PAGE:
Parties seeking financing to fund their litigation efforts must, of course, share information with the potential funder so that it can make an informed investment decision. The attorney-client privilege or the work-product doctrine protects some of this information, such as a lawyer’s analysis of potential claims.
Parties adverse to the funded party now routinely seek this shared information in discovery, arguing that the party waived any privilege or work-product protections by sharing protected information with the litigation-financing company. Many issues arise, such as the different waiver standards for the attorney-client privilege and the work-product doctrine, and whether the common-interest doctrine offers non-waiver protection.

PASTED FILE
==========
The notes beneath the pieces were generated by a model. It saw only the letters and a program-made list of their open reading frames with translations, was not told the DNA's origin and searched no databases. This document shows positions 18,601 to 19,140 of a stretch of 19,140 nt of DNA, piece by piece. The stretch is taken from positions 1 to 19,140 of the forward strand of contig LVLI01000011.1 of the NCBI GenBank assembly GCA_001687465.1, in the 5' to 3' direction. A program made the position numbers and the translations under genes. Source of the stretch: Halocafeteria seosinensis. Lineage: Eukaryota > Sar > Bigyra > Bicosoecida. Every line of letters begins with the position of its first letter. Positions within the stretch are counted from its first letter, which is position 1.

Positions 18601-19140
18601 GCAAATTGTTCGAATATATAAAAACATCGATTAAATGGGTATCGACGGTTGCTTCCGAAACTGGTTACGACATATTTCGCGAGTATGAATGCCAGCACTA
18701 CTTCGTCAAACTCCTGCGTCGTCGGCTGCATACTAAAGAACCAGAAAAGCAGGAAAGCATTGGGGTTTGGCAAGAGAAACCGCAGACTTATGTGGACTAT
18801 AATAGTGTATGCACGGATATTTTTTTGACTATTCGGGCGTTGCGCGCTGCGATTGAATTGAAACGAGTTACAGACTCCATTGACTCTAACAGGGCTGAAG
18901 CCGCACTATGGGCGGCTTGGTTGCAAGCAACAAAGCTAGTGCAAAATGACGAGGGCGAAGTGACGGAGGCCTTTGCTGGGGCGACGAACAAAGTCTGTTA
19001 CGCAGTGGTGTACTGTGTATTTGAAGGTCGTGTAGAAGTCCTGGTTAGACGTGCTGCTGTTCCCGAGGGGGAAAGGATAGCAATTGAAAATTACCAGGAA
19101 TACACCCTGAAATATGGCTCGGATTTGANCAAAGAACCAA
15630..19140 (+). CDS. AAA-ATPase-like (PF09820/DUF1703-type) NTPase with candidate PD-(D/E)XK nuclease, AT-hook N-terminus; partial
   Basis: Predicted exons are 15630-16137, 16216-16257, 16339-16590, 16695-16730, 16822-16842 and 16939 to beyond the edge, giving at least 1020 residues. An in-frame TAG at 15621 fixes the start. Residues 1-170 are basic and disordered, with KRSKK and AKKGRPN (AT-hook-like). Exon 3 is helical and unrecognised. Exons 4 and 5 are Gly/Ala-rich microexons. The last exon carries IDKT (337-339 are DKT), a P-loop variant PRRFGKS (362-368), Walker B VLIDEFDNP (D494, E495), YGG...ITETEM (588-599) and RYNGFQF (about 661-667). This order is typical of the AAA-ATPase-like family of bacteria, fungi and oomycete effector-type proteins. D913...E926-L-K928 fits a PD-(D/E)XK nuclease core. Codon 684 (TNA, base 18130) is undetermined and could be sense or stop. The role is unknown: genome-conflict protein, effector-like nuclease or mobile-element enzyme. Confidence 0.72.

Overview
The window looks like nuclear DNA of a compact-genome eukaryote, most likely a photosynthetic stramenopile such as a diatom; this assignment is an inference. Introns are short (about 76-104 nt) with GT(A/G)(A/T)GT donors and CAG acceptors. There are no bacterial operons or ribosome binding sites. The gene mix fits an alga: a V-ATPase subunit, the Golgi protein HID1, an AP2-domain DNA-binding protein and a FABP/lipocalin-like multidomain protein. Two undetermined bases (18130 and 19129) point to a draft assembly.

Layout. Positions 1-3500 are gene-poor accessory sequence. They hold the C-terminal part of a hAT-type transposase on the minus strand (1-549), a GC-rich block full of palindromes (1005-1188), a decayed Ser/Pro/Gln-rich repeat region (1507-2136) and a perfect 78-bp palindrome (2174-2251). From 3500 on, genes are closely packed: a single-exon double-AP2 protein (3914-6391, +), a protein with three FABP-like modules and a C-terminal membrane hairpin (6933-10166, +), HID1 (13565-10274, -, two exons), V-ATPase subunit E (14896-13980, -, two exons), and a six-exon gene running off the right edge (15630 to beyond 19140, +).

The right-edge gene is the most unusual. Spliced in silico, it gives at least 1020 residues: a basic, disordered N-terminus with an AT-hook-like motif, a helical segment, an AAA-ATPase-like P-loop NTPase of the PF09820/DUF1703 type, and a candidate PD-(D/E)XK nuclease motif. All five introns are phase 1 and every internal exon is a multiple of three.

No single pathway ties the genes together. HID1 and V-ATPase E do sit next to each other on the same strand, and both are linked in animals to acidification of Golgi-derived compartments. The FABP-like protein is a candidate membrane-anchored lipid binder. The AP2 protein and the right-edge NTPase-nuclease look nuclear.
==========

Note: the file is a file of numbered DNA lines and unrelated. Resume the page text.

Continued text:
In an article published in the Spring 2018 issue of Today’s General Counsel, I explore these issues. You may read the article here.